Unpublished Dispositiongerald L. Brest, Plaintiff-appellant, v. B. Weisberg, Veterans' Administration, Defendants-appellees, 779 F.2d 49 (6th Cir. 1985)

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US Court of Appeals for the Sixth Circuit - 779 F.2d 49 (6th Cir. 1985) 10/28/85



BEFORE: KRUPANSKY and MILBURN, Circuit Judges; and JOINER, Senior District Judge* .

This appeal has been referred to a panel of the Court pursuant to Rule 9(a), Rules of the Sixth Circuit. After examination of the record and the briefs filed by the respective parties, this panel agrees unanimously that oral argument is not needed. Rule 34(a), Federal Rules of Appellate Procedure.

Gerald L. Brest brings this appeal from the dismissal of his action contesting the reduction of his veterans' disability benefits. The appellant sustained a shrapnel injury while in active duty in South Vietnam. In May, 1970, the appellant's combined disability for the service connected injury was 70%. His condition warranted benefit payments at a 100% rate. During 1980, a program was initiated within the Veterans' Administration to re-evaluate unemploy-ability cases for veterans under sixty years of age. Brest's condition was re-evaluated in 1981, and his combined disability was reduced to 50%. Thus, the amount of his benefits was reduced. He contends his benefits were reduced solely on the basis of his activity as a founder of a divorce reform organization, Trumbull Fathers for Equal Justice. He argues that his first and fifth amendment rights are being violated.

Initially, the district court granted a temporary restraining order restoring appellant's veteran's benefits to the level he was receiving prior to the reduction. Upon the appellees' motion, however, the court ordered a stay of enforcement of that order. Thereafter, the district court entered a final order dismissing the action on the basis of lack of jurisdiction. The court found that although the appellant had initially made a viable constitutional case, submission of evidence by the appellees in their motions to dismiss showed that the appellant's claims were without factual support. Consequently, the court held that 38 U.S.C. § 211(a) precluded review of the Administration's decision.

On appeal, the appellant contends that the district court erroneously dismissed the action. He argues that 38 U.S.C. § 211(a) does not apply to this action because he has alleged a constitutional wrong. Further, he contends that he has stated a cause of action under 42 U.S.C. § 1983.

Initially, the appellees have made a motion to exclude a portion of the joint appendix on appeal. They do not agree with the appellant's version of the 'Joint Statement of Proceedings' at page 476 of the Appendix. The appellees' motion is well-taken and their objection has been noted.

38 U.S.C. § 211(a) states:

(a) On and after October 17, 1940, except as provided in sections 775, 784, and as to matters arising under chapter 37 of this title, the decisions of the Administrator or any question of law or fact under any law administered by the Veterans' Administration providing benefits for veterans and their dependents or survivors shall be final and conclusive and no other official or any court of the United States shall have power or jurisdiction to review any such decision by an action in the nature of mandamus or otherwise.

This statute does not preclude an action challenging the constitutionality of a Veterans' Administration regulation or statute. Johnson v. Robison, 415 U.S. 361 (1974); Anderson v. Veterans' Administration, 559 F.2d 935 (5th Cir. 1977). On the other hand, allegations of constitutional infirmities in the interpretation or application of particular provisions of the act are not sufficient to avoid the bar of Sec. 211(a). Hiljer v. Walters, 749 F.2d 1553 (11th Cir.), cert. denied, 105 S. Ct. 3506 (1985); Cabiya San Miguel v. United States Veterans' Administration, 592 F. Supp. 21 (D. Puerto Rico 1984); Cieliczka v. Johnson, 363 F. Supp. 453 (E.D. Mich. 1973). In this action, Brest is not contesting the constitutional validity of the statute or regulation. He is contesting the unconstitutional application of the law. Consequently, on its face, pursuant to Sec. 211(a), review cannot be based on this type claim.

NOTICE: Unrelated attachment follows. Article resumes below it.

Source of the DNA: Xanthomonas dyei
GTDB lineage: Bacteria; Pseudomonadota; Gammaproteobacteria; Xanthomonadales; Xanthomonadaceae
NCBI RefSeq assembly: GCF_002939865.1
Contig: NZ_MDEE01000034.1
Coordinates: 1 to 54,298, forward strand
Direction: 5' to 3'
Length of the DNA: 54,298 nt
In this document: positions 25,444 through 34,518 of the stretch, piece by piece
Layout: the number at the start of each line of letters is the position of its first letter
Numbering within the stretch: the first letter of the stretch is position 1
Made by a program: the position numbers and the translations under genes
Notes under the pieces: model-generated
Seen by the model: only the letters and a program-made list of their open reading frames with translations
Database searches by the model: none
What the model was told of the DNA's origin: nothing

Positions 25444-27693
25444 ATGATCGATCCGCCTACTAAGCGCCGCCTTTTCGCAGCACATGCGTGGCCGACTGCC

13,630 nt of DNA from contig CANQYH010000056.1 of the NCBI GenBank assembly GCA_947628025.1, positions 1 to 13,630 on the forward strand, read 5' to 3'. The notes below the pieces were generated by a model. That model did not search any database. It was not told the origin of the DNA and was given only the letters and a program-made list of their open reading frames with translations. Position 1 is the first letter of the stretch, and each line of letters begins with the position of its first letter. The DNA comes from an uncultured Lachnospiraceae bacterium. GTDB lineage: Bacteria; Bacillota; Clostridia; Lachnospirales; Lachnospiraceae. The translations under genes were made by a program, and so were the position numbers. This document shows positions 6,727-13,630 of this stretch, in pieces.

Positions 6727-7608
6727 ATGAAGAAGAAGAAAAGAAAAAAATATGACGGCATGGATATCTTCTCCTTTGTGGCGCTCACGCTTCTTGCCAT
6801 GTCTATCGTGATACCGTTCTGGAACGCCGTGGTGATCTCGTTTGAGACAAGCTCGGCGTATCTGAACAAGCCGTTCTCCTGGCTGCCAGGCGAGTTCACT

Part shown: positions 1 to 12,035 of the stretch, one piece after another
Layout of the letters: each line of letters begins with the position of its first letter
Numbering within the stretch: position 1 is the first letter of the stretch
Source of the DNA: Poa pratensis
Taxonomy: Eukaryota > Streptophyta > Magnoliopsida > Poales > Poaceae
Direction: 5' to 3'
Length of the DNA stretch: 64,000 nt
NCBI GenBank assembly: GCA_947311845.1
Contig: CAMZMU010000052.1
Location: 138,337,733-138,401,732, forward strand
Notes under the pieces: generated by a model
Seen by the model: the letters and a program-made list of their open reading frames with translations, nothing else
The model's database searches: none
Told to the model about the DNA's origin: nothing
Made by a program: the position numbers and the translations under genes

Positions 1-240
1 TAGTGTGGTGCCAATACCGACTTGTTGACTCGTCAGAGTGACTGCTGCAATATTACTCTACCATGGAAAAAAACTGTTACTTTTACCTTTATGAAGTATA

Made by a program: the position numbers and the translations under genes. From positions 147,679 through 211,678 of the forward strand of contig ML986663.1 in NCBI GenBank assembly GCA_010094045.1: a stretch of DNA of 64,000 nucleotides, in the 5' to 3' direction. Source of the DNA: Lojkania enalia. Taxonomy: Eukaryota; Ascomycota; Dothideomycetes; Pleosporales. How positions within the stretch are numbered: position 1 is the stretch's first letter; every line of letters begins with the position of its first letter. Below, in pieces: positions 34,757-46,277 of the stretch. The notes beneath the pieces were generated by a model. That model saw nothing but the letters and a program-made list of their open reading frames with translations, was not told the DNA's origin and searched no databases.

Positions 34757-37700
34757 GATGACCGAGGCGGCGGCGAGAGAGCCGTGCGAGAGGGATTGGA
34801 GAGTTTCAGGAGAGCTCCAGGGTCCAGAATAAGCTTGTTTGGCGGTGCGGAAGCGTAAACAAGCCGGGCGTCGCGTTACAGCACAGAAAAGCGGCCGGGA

The appellant also argues he has stated a viable claim under 42 U.S.C. § 1983. The appellant is precluded from arguing this issue on appeal because it was not presented to the trial court. See In Re White Motor Corp., 731 F.2d 372, 375 (6th Cir. 1985).

Even if the appellant had stated a viable constitutional cause of action, it appears his allegations are clearly without factual support. The appellee, in the district court, submitted a Veterans' Administration circular which makes it clear the appellant's case was reviewed as a part of an administration wide re-evalution. In addition, a letter to the appellant was submitted in the district court which explains that the inquiry into the appellant's activity with the Trumbull Fathers for Equal Justice group was to establish whether the appellant was employed by the group. This information was relevant in consideration of Brest's ability to earn a living. Finally, it appears the reduction of benefits was reasonably related to medical examinations and evaluations by the Veterans' Administration. The appellant submitted no rebuttal evidence which would create a question of fact concerning his constitutional claim.

Accordingly, stripped of its viability as an independent constitutional cause of action, the appellant's claim was no more than an attempt to gain review of a Veterans' Administration decision to reduce benefits. Such is precluded by 38 U.S.C. § 211(a). Accordingly, the district court's judgment is affirmed pursuant to Rule 9(d) (3), Rules of the Sixth Circuit.


The Honorable Charles W. Joiner, Senior U.S. District Judge for the Eastern District of Michigan, sitting by designation